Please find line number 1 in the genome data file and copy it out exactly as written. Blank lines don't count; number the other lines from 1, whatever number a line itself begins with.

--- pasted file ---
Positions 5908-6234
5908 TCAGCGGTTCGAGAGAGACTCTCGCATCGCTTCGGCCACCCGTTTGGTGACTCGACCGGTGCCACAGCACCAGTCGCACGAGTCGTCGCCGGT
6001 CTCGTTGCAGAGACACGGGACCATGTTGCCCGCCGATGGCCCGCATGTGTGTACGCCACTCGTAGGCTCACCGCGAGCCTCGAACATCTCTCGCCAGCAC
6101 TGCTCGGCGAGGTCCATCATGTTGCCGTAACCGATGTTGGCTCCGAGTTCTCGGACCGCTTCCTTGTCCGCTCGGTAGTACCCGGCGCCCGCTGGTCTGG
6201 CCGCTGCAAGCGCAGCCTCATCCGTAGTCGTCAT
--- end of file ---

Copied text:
Positions 5908-6234